• In San Francisco, when a miner requested a drink on his way to Martinez, CA.
  • At New York’s Knickerbocker Hotel.
  • In honor of Martini & Rossi vermouth.

Regardless of its precise origins, we know that the martini has been around since the mid-1800s, and that it’s still hard to beat.

As for who put the dirty in dirty martini, word has it that a New York bartender named John O’Connor started muddling the olive garnish into a martini circa 1901, and that muddled olive was eventually replaced with a splash of olive brine.

Expert tips and FAQs

Stirred or shaken?

Everyone knows that James Bond orders martinis “shaken, not stirred.” This has led to a persistent misunderstanding of the martini as a shaken drink.

The thing is, it’s a stirred drink. (Shaking tends to be for cocktails with juices, dairy, or egg whites, which like to be aerated — and there’s an idea that shaking may “bruise” gin, though I can’t say I’ve ever experienced this in a shaken gin drink.)

Anyhoo. That’s why Bond had to ask for it differently.

Gin or vodka?


One thing’s for sure. A martini is made with gin. If you prefer to use vodka, go for it, but that’s a vodka martini.

I’m not sure when this stopped being obvious, but there’s lots of needless confusion about it now.

If you ask me, “Default to gin” would make a pretty good life motto. So the dirty martini and I agree on that.

And virtually everything else.

Can I batch the best dirty martini recipe for a party?

I always joke that, in Italian, the word “martini” is already plural. In other words, proceed with caution. But if you’d like to batch this cocktail for a party, you absolutely can.

To make eight drinks, combine in a pitcher up to about 24 hours in advance: 2 1/2 cups gin, 1/2 cup vermouth, 1/2 cup olive brine, and 1/2 cup water. Cover well and chill until serving time. You can spear your olives in advance too if you like. At serving time, divide among glasses and garnish individually.

More classic gin cocktails

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dirty martini with three skewered olives in a martini glass on a light background
4.94 from 15 votes

The Best Dirty Martini Recipe

By Carolyn Gratzer Cope
Classic cocktails don't get more umami-forward than a dirty martini. Here's how to make a great one.
Prep: 5 minutes
Total: 5 minutes
Servings: 1
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Ingredients 

  • 2 ½ ounces (75 ml) good London dry gin
  • ½ ounce (15 ml) dry vermouth
  • ½ ounce (15 ml) olive brine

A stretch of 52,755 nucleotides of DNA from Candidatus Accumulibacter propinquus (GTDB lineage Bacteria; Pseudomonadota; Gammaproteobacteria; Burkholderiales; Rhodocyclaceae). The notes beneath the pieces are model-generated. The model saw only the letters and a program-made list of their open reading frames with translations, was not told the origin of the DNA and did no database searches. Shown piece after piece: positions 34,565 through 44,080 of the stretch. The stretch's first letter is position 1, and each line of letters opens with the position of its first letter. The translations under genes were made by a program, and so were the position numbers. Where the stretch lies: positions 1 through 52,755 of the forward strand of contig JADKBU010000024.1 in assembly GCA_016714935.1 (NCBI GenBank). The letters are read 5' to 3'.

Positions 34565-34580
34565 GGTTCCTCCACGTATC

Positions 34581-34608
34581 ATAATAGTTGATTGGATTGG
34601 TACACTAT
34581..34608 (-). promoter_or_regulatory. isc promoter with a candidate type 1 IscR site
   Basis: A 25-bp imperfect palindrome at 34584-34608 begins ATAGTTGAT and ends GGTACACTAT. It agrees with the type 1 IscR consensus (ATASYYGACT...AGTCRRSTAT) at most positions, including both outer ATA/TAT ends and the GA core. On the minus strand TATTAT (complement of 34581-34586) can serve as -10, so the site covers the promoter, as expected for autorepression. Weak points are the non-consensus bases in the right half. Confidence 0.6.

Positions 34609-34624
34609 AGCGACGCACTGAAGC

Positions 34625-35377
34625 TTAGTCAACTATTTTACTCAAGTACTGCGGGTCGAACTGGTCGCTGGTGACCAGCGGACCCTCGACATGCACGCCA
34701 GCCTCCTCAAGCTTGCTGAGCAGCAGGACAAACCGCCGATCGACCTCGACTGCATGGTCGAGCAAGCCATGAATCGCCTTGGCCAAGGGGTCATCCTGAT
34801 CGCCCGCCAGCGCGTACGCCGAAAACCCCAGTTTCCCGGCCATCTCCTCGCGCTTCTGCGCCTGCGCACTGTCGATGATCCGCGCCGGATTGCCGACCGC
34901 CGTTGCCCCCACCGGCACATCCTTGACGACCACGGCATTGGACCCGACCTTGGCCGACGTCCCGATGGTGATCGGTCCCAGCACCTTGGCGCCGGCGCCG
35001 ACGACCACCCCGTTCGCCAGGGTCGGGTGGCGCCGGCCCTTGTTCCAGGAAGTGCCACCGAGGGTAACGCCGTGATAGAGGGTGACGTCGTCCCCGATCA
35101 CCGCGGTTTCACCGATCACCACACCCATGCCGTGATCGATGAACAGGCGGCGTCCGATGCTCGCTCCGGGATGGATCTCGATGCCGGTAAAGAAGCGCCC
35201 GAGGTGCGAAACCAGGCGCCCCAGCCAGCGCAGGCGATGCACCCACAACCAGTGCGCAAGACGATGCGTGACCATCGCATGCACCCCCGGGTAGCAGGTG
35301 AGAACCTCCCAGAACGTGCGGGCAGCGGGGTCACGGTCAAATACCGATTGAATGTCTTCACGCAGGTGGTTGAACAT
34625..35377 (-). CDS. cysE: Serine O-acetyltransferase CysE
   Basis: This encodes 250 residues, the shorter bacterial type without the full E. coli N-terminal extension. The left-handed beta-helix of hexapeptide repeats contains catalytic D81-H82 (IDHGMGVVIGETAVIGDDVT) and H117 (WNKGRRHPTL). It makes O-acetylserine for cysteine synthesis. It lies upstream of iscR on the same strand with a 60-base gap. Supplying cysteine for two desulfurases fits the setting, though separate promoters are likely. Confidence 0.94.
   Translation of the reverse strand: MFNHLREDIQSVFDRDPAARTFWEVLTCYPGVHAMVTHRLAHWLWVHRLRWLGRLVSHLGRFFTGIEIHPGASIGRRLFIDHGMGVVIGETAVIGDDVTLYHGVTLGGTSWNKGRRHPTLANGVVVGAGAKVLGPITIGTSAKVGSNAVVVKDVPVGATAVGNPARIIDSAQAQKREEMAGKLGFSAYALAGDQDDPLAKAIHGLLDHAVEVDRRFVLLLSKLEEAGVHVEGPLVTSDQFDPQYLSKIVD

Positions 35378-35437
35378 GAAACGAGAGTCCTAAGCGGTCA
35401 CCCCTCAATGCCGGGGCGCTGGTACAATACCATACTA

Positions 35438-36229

• 3 large olives to garnish

Instructions 

  • Add plenty of ice to a mixing glass.
  • Pour in gin, vermouth, and olive brine.
  • Stir until very well chilled.
  • Strain into a martini glass.
  • Garnish with three large, skewered olives and serve.

Notes

  1. Olive brine is the salty, vinegary liquid that olives are packed in. I tend to use the brine from whatever olives I have around, from the good old pimento-stuffed petite green olives that we use for tacos to big, plump Cerignola or Castelvetrano olives. You can also buy a bottle of olive brine made for cocktails, such as Dirty Sue. Caper brine also makes a delicious dirty martini. You can still garnish it with olives.
  2. Learn more about the other ingredients in the text of the blog post above.
  3. You can batch this cocktail for a party if you like. To make eight drinks, combine in a pitcher up to about 24 hours in advance: 2 1/2 cups gin, 1/2 cup vermouth, 1/2 cup olive brine, and 1/2 cup water. Cover well and chill until serving time. You can spear your olives in advance too if you like. At serving time, divide among glasses and garnish individually.

Nutrition

Calories: 200kcal

Nutrition information is automatically calculated, so should only be used as an approximation.

Additional Info

Course: Cocktails
Cuisine: American
Tried this recipe?Mention @umamigirl or tag #umamigirl!

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About Carolyn Gratzer Cope

Hi there, I'm Carolyn Gratzer Cope, founder and publisher of Umami Girl. Join me in savoring life, one recipe at a time. I'm a professional recipe developer with training from the French Culinary Institute (now ICE) and a lifetime of studying, appreciating, and sharing food.

4.94 from 15 votes (15 ratings without comment)